Peg Bracken penned such classics as The I Hate to Cook Book, The I Hate to Housekeep Book (my bible for many years), I Didn't Come Here to Argue, and I Try to Behave Myself: Peg Bracken's Etiquette Book. In the old days there was such a thing as etiquette. Hey, did I ever tell you I knew Judith Martin (Miss Manners to you) socially, when we were both young and giddy and working for the Washington Post? Yes. I have a past. I go back a long way. Once I knew The Great Ones.
But I never could be as consistently funny as Erma Bombeck or Peg Bracken (although I can be pretty funny on a good day), or as certain of what was right and good as Miss Manners, or as light-hearted and innocent as they all used to seem. Few can. The world has changed for woman writers. Nobody wants to hear about etiquette anymore, or about women who do nothing more than rattle around the house and try to keep it together. The women who don't want to hear about politics and world problems – topics I don't have the chops to write about – want to hear about body building, exercise, and grooming, which if you think about it are even more narrow and self-absorbed than etiquette and housekeeping. Or they want to hear about who is sleeping with whom and who is having or has had whose baby. And who is divorcing. Who are these Kardashians that you speak of? Are we to emulate them? Why would I want Kim Kardashian's skin?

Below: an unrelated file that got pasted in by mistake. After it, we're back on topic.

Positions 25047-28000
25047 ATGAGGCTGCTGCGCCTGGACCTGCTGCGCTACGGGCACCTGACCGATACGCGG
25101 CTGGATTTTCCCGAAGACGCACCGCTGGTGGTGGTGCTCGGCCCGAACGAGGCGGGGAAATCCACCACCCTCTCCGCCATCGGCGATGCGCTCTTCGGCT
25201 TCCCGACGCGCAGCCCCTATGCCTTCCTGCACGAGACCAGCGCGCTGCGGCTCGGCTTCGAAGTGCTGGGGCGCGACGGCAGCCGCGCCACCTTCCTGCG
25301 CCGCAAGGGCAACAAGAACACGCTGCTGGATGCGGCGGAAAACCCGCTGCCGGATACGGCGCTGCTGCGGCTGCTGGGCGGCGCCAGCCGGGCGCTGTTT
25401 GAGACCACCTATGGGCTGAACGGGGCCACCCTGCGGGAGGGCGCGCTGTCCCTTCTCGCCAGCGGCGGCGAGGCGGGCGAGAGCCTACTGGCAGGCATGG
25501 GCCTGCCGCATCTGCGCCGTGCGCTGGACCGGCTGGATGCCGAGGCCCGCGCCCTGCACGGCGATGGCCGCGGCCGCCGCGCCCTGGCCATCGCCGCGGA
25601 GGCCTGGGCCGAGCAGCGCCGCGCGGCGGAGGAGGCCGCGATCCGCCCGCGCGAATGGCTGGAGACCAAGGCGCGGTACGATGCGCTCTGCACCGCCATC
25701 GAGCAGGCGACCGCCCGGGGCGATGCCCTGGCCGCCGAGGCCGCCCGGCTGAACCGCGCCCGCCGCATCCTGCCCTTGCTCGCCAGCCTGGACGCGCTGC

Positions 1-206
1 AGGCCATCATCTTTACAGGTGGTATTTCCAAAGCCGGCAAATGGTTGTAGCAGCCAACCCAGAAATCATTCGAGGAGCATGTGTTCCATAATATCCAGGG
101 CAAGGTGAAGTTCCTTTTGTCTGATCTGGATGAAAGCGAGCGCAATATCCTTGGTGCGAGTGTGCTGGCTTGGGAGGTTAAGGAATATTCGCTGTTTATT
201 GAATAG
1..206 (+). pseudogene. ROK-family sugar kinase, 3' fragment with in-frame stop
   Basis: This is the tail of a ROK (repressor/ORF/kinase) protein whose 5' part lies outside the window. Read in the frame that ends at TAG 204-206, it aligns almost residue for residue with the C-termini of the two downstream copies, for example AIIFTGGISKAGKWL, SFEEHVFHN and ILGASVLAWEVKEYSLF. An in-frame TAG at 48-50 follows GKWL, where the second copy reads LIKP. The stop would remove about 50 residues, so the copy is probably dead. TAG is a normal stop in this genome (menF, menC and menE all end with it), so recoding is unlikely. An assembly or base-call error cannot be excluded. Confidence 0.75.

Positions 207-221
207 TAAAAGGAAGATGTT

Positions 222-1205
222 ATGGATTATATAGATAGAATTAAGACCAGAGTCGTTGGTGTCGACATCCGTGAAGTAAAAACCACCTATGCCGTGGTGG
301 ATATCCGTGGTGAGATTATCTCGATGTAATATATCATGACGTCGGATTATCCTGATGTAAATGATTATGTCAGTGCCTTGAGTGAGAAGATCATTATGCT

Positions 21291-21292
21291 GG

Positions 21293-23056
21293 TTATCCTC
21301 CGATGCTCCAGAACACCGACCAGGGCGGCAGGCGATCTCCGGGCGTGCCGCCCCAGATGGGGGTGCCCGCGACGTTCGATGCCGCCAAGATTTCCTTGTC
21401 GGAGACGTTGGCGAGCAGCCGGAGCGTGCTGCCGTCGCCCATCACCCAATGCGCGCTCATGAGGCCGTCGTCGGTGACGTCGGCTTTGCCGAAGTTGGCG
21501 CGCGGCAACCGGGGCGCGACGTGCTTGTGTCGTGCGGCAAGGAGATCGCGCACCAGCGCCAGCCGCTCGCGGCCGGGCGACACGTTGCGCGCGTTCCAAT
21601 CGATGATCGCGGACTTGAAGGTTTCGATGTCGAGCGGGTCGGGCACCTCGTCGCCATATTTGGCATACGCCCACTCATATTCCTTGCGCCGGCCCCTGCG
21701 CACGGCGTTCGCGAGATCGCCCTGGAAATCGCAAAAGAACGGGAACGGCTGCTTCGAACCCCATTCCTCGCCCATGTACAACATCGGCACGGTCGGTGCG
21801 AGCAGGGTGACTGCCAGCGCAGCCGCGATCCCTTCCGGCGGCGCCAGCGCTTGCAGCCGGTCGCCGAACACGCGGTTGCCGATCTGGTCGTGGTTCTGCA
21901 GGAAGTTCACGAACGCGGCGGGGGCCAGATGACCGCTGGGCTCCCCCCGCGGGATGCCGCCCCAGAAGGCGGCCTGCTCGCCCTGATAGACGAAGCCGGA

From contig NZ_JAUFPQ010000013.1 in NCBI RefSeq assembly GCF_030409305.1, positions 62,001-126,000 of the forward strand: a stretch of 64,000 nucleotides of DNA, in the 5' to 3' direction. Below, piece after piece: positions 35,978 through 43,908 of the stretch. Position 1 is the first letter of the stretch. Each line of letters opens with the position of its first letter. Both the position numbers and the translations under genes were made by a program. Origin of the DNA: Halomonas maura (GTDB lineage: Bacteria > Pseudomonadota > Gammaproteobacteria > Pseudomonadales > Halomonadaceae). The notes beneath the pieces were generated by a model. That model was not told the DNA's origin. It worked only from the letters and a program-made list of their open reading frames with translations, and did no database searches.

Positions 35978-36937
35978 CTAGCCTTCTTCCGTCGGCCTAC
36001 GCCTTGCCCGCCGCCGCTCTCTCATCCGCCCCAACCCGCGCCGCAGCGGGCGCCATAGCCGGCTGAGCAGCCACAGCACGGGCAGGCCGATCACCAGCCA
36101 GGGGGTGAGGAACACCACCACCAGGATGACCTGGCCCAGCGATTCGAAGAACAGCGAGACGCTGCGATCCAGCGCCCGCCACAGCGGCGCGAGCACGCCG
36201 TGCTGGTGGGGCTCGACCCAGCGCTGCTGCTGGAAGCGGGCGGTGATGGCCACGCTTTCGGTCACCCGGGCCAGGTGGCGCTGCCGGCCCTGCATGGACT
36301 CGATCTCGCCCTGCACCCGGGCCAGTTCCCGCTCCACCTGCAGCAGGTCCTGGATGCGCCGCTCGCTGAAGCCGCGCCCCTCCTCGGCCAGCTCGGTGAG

As you can see, I've been spending too many hours standing in line at the supermarket, perusing the tabloids. Sorry about Whitney Houston. Sorry for all the dead ones. But, I tell you what, I like good fluffy froth. Not dumb gossip about stupid people, not, gawdhelpus, advice, how to lose weight, how to have Kim Kadashian's skin, but writing that skates lightly over the brutalities of real life with grace and humor. This is what I still try to do. Sometimes it works.